Here’s a riddle: what costs US$100 million and doesn’t work 70 per cent of the time? Answer: a customer relationship management system.
That’s what Gartner Inc. reported last year about large-scale CRM implementations. Executives responsible for overseeing such egregious wastes of corporate resources ought to thank their lucky stars for all the media attention deflected by the recent corporate accounting scandals.
It’s convenient to blame vendors and consultants for this sort of thing, and I wouldn’t entirely disagree. But too many companies jumped into CRM projects without clear strategies or sufficient buy-in from top management, paid too much attention to the technology piece of the solution, and radically underestimated the complexity involved in rethinking their approaches to customer relationships. Vendors only added more fuel to the fire.
CRM Still Growing
Despite this history and today’s tight budgets, analyst firm Aberdeen Group Inc. is predicting a compound annual growth rate for total CRM spending of nearly 10 per cent through 2005.
However, there’s a new wave of CRM projects that are scaled down, shorter in duration and much more closely monitored for return on investment. A CIO (U.S.) magazine survey published in May revealed that 49 per cent of CRM projects will be completed in less than 12 months and 70 per cent within 18 months. Moreover, 64 per cent of the respondents indicated that their CRM systems are being implemented incrementally through smaller pilot projects instead of as a single enterprise-wide project built with full-service software suites. Many companies are opting for smaller CRM packages and adding more later, patching together their various customer systems or outsourcing some pieces, such as call centres.
But you can still get in big trouble in a “CRM lite” world. My firm analyzed more than 150 CRM projects and learned that organizations ought to be focusing more than ever on people (vs. process or technology) if they want to succeed. Here are a few pointers from the study: Breed a strong line of project champions. Top performers like to stay on the move in their careers, which wreaks havoc on their projects. Be certain that the carefully selected champions you’ve attracted at all levels to guide your CRM project don’t bolt before qualified successors can take their place.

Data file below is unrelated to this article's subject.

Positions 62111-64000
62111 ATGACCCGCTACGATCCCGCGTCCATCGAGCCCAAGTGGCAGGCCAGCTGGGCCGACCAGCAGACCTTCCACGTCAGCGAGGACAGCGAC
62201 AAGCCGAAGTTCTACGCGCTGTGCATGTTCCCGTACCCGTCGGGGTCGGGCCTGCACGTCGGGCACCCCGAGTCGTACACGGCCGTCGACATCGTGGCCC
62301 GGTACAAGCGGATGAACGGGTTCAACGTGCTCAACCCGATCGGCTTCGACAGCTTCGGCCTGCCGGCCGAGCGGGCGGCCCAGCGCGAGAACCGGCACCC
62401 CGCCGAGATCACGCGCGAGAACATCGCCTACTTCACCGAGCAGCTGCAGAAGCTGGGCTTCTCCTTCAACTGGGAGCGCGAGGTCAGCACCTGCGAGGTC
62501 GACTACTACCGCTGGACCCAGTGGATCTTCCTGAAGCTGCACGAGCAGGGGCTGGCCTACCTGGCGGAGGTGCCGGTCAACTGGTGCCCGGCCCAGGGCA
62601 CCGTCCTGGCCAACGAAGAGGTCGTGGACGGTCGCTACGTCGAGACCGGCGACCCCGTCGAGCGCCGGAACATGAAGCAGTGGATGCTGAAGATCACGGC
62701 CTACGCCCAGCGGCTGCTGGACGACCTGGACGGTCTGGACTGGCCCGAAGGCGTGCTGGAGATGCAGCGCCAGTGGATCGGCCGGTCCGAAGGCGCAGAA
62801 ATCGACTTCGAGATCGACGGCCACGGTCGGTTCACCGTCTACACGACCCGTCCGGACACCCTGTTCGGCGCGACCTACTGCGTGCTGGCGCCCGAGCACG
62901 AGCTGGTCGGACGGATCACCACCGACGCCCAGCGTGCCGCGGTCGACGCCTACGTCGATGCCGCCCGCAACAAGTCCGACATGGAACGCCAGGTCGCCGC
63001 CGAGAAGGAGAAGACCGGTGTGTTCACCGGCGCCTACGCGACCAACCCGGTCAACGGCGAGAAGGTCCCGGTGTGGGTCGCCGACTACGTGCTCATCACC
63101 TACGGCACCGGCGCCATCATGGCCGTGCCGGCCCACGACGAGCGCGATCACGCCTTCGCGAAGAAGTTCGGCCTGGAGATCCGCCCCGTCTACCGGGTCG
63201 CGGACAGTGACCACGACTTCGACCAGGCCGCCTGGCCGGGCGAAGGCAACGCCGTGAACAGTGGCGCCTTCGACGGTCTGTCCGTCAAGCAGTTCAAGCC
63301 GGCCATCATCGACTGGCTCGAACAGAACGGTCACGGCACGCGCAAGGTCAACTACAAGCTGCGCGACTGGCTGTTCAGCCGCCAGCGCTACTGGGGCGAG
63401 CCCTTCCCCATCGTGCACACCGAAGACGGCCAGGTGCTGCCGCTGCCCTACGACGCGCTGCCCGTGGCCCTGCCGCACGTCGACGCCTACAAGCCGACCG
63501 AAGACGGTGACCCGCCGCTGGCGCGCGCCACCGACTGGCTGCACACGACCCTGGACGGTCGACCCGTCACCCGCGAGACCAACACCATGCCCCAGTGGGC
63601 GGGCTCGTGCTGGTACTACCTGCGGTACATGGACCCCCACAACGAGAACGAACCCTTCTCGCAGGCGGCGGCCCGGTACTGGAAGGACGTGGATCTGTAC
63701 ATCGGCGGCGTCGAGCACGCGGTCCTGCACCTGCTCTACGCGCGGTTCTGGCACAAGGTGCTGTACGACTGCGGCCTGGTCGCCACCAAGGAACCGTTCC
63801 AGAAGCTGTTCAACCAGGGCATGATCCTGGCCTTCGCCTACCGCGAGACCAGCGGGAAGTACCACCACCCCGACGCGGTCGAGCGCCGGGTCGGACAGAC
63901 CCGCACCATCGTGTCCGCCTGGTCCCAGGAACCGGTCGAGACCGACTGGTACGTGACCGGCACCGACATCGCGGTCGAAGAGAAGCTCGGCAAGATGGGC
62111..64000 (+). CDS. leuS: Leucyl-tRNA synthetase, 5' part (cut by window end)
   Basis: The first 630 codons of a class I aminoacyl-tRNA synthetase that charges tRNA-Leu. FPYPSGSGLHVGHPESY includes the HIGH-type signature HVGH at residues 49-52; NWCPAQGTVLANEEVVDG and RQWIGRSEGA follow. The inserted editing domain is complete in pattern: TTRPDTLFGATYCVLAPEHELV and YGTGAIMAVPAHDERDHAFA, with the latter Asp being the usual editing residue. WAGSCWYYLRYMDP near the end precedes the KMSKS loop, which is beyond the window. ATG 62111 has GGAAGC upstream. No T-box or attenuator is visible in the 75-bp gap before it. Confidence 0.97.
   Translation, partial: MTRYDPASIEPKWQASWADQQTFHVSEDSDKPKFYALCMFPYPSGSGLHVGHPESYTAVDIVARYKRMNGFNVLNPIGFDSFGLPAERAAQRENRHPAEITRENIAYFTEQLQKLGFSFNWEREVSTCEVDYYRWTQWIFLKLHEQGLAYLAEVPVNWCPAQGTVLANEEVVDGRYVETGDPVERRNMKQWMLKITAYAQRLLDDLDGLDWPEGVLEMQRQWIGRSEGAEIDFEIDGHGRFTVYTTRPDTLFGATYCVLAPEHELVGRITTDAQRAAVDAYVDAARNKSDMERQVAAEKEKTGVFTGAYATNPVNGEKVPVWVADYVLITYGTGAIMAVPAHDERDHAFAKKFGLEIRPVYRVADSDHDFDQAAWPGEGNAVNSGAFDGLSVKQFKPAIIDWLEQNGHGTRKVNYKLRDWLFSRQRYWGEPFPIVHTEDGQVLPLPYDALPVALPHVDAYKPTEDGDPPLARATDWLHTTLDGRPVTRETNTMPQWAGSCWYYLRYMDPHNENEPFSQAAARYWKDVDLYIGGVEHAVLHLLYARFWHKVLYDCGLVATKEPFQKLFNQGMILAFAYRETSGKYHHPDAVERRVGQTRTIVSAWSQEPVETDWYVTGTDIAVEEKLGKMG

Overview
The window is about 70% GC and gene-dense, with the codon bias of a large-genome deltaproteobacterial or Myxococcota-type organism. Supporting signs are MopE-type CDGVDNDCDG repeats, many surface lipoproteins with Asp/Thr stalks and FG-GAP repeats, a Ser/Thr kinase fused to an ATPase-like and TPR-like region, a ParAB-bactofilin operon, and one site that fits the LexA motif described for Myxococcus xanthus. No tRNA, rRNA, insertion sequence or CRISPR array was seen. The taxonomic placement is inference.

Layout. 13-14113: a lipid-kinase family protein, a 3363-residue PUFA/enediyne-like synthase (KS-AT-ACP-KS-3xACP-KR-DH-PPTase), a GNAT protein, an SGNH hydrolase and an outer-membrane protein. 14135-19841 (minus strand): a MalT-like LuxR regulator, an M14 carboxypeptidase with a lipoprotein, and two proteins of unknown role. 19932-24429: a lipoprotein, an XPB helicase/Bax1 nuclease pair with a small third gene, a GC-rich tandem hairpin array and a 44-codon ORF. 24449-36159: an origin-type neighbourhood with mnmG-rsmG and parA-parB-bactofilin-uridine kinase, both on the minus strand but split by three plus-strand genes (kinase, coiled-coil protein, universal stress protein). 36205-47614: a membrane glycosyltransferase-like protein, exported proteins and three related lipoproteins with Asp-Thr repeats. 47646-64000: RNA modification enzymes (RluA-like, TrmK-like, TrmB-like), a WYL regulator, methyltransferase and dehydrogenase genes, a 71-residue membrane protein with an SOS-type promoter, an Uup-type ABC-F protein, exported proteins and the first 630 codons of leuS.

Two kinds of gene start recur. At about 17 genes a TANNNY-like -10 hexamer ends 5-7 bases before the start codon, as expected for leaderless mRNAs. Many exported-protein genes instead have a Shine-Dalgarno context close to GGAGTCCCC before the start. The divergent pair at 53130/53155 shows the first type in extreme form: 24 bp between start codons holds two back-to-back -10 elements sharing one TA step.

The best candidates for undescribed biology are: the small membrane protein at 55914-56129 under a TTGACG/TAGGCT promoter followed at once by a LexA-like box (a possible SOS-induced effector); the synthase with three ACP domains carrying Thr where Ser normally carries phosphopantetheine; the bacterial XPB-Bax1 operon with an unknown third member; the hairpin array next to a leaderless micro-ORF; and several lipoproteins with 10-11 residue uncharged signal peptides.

Do a formal stakeholder analysis and plan. Diplomacy plays a big part in CRM projects, especially over time in places where hot political issues and personal vendettas pose serious threats. Stakeholders must be identified, their roles recognized, their interests acknowledged and their relationships to other stakeholders understood. Map this out in a structured fashion in order to plan what’s necessary to influence each stakeholder and boost the chances for project success.
Organize a CRM project management office. Staffed by both business and IT workers, this office would be responsible for training users and actively finding ways to incorporate CRM into daily routines. It would also provide structure and processes for collecting information in a single spot and making it visible to all who need it.
Keep it simple, and exercise patience. CRM requires significant personal change for those involved, not just adjustments to systems and processes. Resistance can be subtle, elusive and exhausting. CRM veterans caution that time and effort are easily underestimated, especially the large amount of education, communication and patience required as psychological and emotional adjustments are made.
Technology should always come last with CRM, after you have determined what needs automation, designed solutions and developed a road map.
David Foote is president and chief research officer at Foote Partners LLC, a management consultancy and IT workforce research firm in New Canaan, Conn. Contact him at [email protected]